A) What if the money market fund pays 5% or more in a few years? Why would you pay off a 4.5% mortgage?

B) What if you cannot "cash flow" your kids' college education? Then, you will need to take a more expensive student loan for your kids.

Pay down enough to get rid of the PMI. But, it may not make sense to go beyond that.

<<When I was single and rented>>

You have a family to feed and you will lose your house if you do not pay your mortgage.

KlangFool

sergio
Posts: 196
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Re: Emergency fund in my situation

Post by sergio » Sat Nov 10, 2018 2:09 pm

KlangFool wrote:
Sat Nov 10, 2018 2:02 pm
sergio wrote:
Sat Nov 10, 2018 1:41 pm
KlangFool wrote:
Sat Nov 10, 2018 12:53 pm
OP,

1) A better question would be under your circumstances, why you cannot afford a larget emergency fund?

2) What is the interest rate of your mortgage?

3) I keep 1 year of the emergency fund. My portfolio is at 20 times my annual expense. My portfolio is big enough that I can afford to keep 1 year of the emergency fund. It will not change my FI date at all.

KlangFool
4.5% interest with $60/month PMI. I'd like to pay down asap now to (1) maximize my savings in interest (we cannot deduct interest), since paying extra now gets us the biggest savings (2) get rid of PMI and (3) get this paid off before kids start going to college so we can use the cash flow to help them.

I think at the very least were going to keep 4 months of expenses in pure cash. I'm just not 100% sure about keeping a 1+ yrs in cash like some recommend. I'm at about 3 months now, what I may do is build up to 4 mos ASAP and perhaps build up to 6mos very slowly. If we need to withdraw, of course building the fund back up would be priority #1.

When I was single and rented I must've kept like $3k in cash (basically for major auto repairs) + HSA as my only emergency fund.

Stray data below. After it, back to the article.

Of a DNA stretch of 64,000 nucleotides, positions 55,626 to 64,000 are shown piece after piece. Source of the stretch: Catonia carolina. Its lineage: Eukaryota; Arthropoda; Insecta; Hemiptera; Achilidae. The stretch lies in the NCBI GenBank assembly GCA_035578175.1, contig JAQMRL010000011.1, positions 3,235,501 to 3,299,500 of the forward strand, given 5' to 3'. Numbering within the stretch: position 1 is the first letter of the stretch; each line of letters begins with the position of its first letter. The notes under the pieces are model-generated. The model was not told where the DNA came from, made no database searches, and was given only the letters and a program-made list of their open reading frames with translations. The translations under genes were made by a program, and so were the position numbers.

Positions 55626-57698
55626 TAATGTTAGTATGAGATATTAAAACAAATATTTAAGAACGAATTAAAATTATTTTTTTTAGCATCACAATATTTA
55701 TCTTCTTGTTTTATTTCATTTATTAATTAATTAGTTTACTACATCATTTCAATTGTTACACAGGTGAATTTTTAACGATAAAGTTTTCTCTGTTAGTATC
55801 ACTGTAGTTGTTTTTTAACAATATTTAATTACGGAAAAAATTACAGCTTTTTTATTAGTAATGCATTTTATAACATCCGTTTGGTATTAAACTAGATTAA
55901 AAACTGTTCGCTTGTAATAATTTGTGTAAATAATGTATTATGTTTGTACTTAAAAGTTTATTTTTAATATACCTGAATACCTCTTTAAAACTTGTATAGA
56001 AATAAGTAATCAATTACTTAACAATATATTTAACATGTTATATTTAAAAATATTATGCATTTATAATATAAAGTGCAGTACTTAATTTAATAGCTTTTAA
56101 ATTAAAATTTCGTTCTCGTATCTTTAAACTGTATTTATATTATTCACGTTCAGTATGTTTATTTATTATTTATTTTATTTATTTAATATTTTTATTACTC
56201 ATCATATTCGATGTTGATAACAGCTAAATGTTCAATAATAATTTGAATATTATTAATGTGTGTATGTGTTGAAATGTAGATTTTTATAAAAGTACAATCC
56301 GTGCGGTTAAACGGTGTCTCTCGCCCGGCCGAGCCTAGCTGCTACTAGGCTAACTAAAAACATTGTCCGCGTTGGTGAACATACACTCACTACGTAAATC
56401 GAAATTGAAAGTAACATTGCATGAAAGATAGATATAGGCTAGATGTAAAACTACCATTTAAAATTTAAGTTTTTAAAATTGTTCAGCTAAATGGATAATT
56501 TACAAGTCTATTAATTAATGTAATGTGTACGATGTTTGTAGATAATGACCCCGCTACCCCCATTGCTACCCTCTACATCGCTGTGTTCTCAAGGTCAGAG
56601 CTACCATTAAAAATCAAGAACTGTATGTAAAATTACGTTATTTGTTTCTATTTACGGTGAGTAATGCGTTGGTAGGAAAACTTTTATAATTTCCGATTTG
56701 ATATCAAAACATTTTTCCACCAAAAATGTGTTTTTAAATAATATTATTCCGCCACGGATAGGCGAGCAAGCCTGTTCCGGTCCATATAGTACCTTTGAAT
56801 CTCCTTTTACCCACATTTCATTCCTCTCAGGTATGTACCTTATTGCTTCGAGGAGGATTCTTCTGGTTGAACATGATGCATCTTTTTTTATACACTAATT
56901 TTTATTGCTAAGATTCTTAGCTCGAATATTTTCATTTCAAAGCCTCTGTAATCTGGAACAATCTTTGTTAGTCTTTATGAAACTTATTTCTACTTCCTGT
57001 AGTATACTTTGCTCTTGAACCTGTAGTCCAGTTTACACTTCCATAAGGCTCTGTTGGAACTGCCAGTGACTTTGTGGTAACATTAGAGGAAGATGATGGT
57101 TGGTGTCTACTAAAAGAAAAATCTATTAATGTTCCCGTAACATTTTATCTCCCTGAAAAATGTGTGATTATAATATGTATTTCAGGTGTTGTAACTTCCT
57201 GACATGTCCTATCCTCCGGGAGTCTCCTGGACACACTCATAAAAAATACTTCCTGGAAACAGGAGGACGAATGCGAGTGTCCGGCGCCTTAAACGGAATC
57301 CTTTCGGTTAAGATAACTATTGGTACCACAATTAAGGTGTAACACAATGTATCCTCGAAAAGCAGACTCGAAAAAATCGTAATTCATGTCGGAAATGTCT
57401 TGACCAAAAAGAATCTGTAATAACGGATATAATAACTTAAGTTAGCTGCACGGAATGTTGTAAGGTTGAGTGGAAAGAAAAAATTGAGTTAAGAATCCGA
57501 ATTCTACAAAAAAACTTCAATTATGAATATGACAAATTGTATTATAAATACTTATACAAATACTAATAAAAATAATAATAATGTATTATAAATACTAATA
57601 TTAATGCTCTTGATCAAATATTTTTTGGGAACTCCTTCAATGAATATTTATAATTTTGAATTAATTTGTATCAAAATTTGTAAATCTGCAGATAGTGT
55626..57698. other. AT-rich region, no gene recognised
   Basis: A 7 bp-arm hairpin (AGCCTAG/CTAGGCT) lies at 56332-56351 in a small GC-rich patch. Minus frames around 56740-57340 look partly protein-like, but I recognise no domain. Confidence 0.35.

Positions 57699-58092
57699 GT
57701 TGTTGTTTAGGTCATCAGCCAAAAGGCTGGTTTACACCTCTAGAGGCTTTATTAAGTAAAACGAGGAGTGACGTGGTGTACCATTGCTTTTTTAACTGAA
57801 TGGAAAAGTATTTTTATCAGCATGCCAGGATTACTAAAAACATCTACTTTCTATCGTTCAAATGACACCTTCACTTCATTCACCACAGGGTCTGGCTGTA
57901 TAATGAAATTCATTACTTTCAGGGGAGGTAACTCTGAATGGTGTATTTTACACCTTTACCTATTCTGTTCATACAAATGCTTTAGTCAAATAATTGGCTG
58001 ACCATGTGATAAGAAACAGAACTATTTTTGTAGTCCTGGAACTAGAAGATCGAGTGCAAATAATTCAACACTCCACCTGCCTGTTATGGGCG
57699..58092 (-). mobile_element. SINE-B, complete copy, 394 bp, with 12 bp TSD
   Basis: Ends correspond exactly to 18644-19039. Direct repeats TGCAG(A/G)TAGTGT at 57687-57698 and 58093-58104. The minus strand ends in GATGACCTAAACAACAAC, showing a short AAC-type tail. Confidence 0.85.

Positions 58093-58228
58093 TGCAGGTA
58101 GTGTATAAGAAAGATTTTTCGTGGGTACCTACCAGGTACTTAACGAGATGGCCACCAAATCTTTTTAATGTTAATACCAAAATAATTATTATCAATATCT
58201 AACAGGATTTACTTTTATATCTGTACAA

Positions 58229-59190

sergio,

<<(1) maximize my savings in interest (we cannot deduct interest), since paying extra now gets us the biggest savings (2) get rid of PMI and (3) get this paid off before kids start going to college so we can use the cash flow to help them.>>

(1) and (2) makes sense. (3) does not make sense.

A) What if the money market fund pays 5% or more in a few years? Why would you pay off a 4.5% mortgage?

B) What if you cannot "cash flow" your kids' college education? Then, you will need to take a more expensive student loan for your kids.

Pay down enough to get rid of the PMI. But, it may not make sense to go beyond that.

<<When I was single and rented>>

You have a family to feed and you will lose your house if you do not pay your mortgage.

KlangFool
I am very well aware of the bolded point... haha.

Good point on the mortgage. I'll pay to get rid of PMI asap and then re-consider my options from there depending on our situation at the time, interest rates, and a bunch of other unpredictable factors.

CurlyDave
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Re: Emergency fund in my situation

Post by CurlyDave » Sat Nov 10, 2018 11:45 pm

sergio wrote:
Sat Nov 10, 2018 10:56 am
...I'm looking to start throwing as much spare cash as possible towards the mortgage, but want to make sure I've considered all possible factors in my situation...
I would far rather put money into a taxable brokerage account than into paying down a mortgage.

1. Over any considerable period of time it will produce a far higher return than the rather puny interest rates of today's mortgages.

2. It can be considered a second-tier EF, useable for any future need. Once an excess principal payment has been made, it is gone forever. If you have a real emergency after that, the bank is not going to give it back, or even give you credit for making extra payments. Your monthly obligation is still there.

Nissanzx1
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Re: Emergency fund in my situation

Post by Nissanzx1 » Sun Nov 11, 2018 12:19 am

Some of the things you listed like cars, appliances, roofing, windows aren't emergencies and need separate Sub-accounts for saving. They are Wear items.